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I have some problems with the email system for CodeIgniter:

  • First, the emails I send out (registration, confirmations) are getting caught in standard spam filters in gmail and other mail clients. How do I get around this? How do companies like Facebook get their emails through consistently?

  • Second, the mailer is working locally but once we deploy it it no longer runs (doesn't send emails) but all the other forms run just fine. Anyone ever run into a problem like this?

Thanks for all the help!

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3 Answers 3

up vote 3 down vote accepted

I can't really answer your first question - it's not specific to CodeIgniter. You just need to make sure your email doesn't look like spam. In short - there's no way of guaranteeing your e-mail will not end up in a spam filter.

As for the second question, I expect your production server needs to be configured properly for email. You probably need to configure CodeIgniter to send email properly. I would suggest setting up an SMTP server (or using an existing one) rather than using the standard PHP mail which I think CodeIgniter uses by default.

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Thanks Phil - I think our email is pretty standard, basically a copy paste of Facebook's account activation email it just keeps getting caught. I'll look into it. Trying out the different config options now –  Walker Jun 14 '10 at 15:46
    
Try sending a basic email and see if it gets through the spam. If so, try rewording your email. –  ggfan Jun 14 '10 at 16:00
    
The standard PHP mail DOES use an existing MTA. –  symcbean Jun 14 '10 at 16:10

Regarding spam, most organisations are very secretive about how they prevent spam (not wanting to publish information which helps the spammers) and in some cases they don't actually know - an obvious examlpe of this is bayesian filtering - but, for example, hotmail use a completely unaccountable army of volunteers to manually classify emails.

Do and get a copy of spamassassin and try to reverse engineer how the standard rules work. Obvious things to check are:

1) AVOIDING LOTS OF CAPITALS

2) don't mention the 'V' word

3) make sure you've got a current and restrictive SPF 1.0 policy published

4) make sure your sending from an address which has A and PTR DNS records

5) Do provide a reply-to and from email address which use your domain in the address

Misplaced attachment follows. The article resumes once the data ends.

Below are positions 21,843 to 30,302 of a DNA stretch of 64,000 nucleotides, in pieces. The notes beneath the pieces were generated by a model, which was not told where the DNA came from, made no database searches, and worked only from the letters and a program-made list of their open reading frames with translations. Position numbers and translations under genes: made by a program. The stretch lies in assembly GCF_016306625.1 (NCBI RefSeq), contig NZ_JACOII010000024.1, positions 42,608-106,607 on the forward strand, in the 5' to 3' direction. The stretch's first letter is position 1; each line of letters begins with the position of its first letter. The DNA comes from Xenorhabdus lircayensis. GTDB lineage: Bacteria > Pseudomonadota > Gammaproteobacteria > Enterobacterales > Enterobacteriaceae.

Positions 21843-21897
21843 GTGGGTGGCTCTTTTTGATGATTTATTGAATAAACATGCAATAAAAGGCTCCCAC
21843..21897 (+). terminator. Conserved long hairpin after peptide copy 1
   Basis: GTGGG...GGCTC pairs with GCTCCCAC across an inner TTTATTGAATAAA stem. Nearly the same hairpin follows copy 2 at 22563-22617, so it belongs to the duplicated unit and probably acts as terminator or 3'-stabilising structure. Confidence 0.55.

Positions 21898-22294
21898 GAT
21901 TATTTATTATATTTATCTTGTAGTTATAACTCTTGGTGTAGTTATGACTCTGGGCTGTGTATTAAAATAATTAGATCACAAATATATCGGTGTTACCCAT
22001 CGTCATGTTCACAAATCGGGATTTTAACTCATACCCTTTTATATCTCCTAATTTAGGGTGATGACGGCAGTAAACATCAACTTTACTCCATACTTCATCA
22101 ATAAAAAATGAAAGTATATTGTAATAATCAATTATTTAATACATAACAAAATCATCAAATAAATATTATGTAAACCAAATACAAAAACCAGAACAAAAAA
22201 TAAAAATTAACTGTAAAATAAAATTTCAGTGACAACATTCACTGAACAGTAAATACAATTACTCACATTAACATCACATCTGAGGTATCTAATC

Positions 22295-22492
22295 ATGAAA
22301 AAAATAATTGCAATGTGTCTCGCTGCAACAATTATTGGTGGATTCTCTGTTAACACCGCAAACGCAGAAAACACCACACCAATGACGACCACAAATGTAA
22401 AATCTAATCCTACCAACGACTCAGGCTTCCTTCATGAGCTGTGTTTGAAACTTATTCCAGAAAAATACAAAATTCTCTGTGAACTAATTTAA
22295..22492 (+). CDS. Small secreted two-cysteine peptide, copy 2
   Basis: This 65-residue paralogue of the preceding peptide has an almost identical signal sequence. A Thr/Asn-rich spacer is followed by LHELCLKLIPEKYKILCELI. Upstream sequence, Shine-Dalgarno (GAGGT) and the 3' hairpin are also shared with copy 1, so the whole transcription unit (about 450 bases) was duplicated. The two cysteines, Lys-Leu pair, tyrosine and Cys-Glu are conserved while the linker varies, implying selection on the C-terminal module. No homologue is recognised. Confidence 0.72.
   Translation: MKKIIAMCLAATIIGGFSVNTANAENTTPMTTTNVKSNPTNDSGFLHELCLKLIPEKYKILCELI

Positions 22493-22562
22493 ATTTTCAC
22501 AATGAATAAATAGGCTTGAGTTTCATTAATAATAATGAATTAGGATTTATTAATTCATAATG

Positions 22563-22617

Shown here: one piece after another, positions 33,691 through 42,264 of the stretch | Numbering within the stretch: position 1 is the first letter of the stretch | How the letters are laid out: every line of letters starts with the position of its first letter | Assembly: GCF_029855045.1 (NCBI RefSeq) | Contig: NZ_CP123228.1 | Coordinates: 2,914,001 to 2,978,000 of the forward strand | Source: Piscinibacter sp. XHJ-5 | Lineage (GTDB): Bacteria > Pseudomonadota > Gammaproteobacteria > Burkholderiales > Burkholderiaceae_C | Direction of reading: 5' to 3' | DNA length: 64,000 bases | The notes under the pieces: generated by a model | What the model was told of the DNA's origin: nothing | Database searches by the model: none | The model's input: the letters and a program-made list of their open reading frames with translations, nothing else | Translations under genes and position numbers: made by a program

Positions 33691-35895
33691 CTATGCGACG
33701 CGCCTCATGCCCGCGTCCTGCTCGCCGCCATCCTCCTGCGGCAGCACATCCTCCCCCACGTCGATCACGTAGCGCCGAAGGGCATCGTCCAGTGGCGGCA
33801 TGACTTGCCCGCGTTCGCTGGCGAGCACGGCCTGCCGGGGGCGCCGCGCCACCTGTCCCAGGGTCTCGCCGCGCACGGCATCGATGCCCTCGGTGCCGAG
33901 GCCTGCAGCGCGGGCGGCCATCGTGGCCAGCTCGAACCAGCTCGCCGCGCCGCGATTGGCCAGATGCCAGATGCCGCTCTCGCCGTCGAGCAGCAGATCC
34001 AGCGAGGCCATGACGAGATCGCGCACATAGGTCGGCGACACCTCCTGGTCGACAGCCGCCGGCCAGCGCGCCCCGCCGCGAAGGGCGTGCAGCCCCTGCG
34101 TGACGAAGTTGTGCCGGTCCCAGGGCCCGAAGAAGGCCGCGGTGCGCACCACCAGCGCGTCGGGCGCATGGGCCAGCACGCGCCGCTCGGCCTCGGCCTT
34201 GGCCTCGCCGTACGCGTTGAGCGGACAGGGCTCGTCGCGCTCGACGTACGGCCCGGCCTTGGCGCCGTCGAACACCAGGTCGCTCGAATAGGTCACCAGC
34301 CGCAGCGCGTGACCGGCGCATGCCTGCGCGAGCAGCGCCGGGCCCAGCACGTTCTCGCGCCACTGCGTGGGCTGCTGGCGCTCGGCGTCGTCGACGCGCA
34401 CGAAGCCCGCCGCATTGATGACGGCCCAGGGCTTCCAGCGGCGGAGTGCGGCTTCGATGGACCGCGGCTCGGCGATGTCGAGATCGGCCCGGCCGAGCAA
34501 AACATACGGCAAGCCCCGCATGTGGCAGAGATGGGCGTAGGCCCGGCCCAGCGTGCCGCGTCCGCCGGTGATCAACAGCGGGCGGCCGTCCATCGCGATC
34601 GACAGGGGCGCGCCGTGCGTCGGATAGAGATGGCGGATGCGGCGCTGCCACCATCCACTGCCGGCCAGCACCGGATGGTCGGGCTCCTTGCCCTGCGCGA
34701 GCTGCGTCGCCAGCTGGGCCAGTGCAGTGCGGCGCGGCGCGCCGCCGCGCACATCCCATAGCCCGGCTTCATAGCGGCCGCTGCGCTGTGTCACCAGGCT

the mailer is working locally but once we deploy it it no longer runs

doesn't send emails

Which? These are 2 totally seperate things. If the code is falling over (if so why have you not provided the error details) then its likely a PHP version issue or a problem with the connection to the MTA (or the PHP mail config).

The latter is a problem with the MTA itself.

99.9% of problems reported as PHP mail failures have nothing to do with PHP and are problems with the MTA.

Enabled detailled error reporting for your MTA and see where it is failing.

C.

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You may have to configure the email on your server differently than your local development environment. I've had to in the past.

There are two basic ways that PHP can send mail:

  1. Via a UNIX program called "sendmail" (only on non-Windows servers and only if it is installed - check with your hosting provider)

  2. Via a SMTP server.

If you've configured CodeIgniter to use SENDMAIL, check to ensure that the Sendmail path is correct. Your hosting provider usually provides this somewhere in their online documentation.

If you're using SMTP, you need to make sure that your server can contact the SMTP server. You can do this by logging into the server via SSH and typing "telnet your.smtpserver.com 25". If you get an error message about not being able to connect, you know you have a problem with your hosting provider connecting to your mail server.

I've been able to diagnose this problem by enabling logging on my production server (http://bit.ly/4pprd6) and adding log_message('error', $this->email->print_debugger()) right after I attempt to send a message.

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